“Acute kidney injury after cardiac surgery. Impact on long term outcome and target for intervention” Open heart surgery has become a widely performed procedure. This procedure is not without complications. Complications include poor cardiac function, infection, gastrointestinal dysfunction, acute lung injury, stroke, and postoperative acute kidney injury (AKI). Among these complications postoperative AKI is associated with significant morbidity and mortality. Several aspects of postoperative AKI in cardiac surgical patients were evaluated: the influence of cardiopulmonary bypass (CPB) on perioperative renal function; the effects of dexamethasone on perioperative renal dysfunction; the impact of postoperative AKI on long-term survival. Perioperative renal damage was studied in patients undergoing coronary artery bypass surgery with and without CPB. A transient renal injury was observed in CPB patients, as evidenced by a decrease in tubular function and increased level of biomarkers of glomerular and tubular damage. In the patients operated without CPB these parameters did not change. The effects of dexamethasone on perioperative renal dysfunction was evaluated in a randomized double-blind study. Perioperative renal function was evaluated by markers for both, glomerular function and damage, and for tubular function and damage. We found that dexamethasone does not exert a protective effect on the transient perioperative renal dysfunction that occurs in cardiac surgical patients undergoing CPB. In-hospital mortality and long-term survival (follow-up 13.5 yr) was studied for patients with and without postoperative AKI in a cohort of cardiac surgical patients who underwent surgery in 1991. Postoperative AKI in cardiac surgical patients not only increased in-hospital mortality but is also adversely affected long-term survival.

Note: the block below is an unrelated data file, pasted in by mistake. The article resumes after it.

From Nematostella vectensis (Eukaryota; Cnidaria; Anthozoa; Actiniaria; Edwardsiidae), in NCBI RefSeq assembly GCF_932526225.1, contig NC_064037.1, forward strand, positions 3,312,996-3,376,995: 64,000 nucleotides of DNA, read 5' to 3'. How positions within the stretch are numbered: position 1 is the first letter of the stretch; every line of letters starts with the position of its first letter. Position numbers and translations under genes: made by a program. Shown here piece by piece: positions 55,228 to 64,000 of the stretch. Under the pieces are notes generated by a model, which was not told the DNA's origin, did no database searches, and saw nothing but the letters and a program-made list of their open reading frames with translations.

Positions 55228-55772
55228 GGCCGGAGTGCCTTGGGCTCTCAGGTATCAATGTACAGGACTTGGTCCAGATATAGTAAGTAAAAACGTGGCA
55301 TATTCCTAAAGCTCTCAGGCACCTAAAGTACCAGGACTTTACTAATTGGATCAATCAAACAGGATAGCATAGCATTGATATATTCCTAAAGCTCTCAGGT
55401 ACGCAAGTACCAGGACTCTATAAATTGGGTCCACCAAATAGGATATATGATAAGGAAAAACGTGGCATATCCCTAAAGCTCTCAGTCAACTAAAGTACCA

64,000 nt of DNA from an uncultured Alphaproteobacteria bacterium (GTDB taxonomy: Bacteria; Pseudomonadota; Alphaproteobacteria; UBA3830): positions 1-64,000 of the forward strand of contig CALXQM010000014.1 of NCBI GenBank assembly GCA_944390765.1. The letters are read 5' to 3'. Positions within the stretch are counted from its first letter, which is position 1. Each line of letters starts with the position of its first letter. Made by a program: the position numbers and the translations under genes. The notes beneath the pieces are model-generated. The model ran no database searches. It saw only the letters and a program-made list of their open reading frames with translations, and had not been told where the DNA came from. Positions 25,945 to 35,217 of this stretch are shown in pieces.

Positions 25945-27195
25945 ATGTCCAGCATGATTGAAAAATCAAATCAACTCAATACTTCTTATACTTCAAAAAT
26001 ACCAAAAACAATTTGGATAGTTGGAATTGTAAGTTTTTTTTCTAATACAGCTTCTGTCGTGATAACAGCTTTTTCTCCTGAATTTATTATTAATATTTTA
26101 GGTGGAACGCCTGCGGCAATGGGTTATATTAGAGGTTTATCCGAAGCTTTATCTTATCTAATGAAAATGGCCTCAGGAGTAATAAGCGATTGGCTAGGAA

|Kwalificatie||Doctor of Philosophy|
|Datum van toekenning||21-jan-2009|
|Plaats van publicatie||Groningen|
|Status||Published - 2009|